Mozambique loses US$56 million in tax revenue annually from illegal fishing along its more than 2,500 kilometres of coastline, said Leonilde Chimarizane, head of the National Supervisory Directorate of the Ministry of the Sea, Inland Water and Fisheries.
The amount of the tax evasion was disclosed by Chimarizane during the celebrations of World Fisheries Day, whose ceremonies took place at the Machangulo Community Fishing Centre, in Matutuine district, Maputo province.
Chimarizane pointed out that the US$56 million includes payment of fishing licenses, provision of various services in national ports, purchase of fuels and other expenses borne by companies or legal entities.
The Mozambican coast, the second largest in East Africa after Somalia, presents an enormous challenge for enforcement.
“We have had cases of illegal fishing, some by licensed fishermen, but who during their activities violate the rules set out for what they are allowed to catch,” he said.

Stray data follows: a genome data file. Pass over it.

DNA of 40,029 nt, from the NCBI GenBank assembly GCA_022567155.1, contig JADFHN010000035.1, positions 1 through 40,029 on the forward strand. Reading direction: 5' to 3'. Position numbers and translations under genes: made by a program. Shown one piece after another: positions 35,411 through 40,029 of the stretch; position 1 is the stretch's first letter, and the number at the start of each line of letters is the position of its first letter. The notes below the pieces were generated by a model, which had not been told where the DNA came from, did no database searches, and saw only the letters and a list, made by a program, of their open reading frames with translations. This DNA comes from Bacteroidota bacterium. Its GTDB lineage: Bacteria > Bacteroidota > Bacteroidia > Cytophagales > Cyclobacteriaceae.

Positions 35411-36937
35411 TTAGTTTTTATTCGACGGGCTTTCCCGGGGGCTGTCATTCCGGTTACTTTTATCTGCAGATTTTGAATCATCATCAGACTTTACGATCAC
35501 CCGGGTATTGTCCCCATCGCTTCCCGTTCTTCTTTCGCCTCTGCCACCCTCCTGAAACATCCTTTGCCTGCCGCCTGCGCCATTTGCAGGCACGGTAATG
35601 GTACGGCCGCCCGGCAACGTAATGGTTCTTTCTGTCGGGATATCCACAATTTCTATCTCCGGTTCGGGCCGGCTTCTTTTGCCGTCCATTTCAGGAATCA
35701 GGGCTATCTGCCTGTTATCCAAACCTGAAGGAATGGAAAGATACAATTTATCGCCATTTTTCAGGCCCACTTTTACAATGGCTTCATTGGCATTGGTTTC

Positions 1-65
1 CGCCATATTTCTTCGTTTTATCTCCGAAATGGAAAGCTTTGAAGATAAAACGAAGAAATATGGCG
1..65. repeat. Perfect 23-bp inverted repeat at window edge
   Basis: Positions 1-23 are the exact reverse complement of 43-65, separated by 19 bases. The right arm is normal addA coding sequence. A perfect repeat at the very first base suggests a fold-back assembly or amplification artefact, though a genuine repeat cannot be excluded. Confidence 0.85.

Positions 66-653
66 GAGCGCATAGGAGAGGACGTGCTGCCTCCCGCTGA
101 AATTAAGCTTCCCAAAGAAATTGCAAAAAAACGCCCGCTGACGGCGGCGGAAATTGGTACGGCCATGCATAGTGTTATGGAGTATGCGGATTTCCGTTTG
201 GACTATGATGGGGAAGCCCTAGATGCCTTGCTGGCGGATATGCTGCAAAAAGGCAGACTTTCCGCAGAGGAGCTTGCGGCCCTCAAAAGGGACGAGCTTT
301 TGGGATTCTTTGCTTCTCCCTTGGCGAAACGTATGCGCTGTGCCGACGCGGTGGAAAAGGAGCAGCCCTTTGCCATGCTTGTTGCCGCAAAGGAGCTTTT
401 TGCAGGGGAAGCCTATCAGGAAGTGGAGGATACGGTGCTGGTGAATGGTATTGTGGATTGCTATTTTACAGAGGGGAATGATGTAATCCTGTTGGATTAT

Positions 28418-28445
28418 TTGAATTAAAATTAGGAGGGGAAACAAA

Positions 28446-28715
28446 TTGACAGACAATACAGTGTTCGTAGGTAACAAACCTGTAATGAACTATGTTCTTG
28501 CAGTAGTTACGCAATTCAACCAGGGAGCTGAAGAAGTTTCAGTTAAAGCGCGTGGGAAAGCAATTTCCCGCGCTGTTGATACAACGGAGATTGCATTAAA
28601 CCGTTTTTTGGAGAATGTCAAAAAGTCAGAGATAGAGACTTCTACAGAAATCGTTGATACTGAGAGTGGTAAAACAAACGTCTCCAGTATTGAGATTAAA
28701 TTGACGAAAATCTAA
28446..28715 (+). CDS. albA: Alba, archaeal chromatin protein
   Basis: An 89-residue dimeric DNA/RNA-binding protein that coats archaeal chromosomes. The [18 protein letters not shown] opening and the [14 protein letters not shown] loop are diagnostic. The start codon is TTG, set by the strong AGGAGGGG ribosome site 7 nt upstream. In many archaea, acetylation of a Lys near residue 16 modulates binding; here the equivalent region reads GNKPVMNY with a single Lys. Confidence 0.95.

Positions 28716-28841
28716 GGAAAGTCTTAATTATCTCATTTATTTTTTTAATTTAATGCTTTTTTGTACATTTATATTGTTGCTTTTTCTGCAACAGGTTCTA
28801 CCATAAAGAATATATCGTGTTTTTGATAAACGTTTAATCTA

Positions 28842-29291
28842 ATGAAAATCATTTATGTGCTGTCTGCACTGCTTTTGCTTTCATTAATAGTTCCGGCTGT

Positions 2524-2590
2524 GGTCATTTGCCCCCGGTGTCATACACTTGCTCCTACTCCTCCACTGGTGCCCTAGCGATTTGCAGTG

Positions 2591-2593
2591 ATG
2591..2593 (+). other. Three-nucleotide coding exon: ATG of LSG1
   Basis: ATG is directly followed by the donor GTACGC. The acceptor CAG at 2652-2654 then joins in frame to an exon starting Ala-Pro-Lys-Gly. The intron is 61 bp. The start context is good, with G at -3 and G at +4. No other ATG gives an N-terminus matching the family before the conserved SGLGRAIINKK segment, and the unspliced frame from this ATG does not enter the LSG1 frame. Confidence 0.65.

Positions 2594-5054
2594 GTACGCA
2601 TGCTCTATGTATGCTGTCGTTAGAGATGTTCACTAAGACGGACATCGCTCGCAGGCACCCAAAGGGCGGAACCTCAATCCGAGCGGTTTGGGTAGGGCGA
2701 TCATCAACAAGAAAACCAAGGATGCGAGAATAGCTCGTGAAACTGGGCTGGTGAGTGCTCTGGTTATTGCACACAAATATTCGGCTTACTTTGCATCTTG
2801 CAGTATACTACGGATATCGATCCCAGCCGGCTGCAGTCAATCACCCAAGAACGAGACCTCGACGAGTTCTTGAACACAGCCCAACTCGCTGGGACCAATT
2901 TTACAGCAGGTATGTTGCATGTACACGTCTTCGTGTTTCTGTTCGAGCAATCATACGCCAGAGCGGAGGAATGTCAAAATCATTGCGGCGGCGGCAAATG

Other types of illegal fishing is carried out by individuals, groups or companies, who catch varieties of fish for which they are not licensed.
Licensed vessels in Mozambique, both industrial and semi-industrial, have a VMS automatic tracking device or “Vessel Monitoring System” installed to track their location and activity.
The big challenge, according to Chimarizane, is vessels operating illegally, with the Mozambican government favouring regional surveillance, with joint patrols along the coast.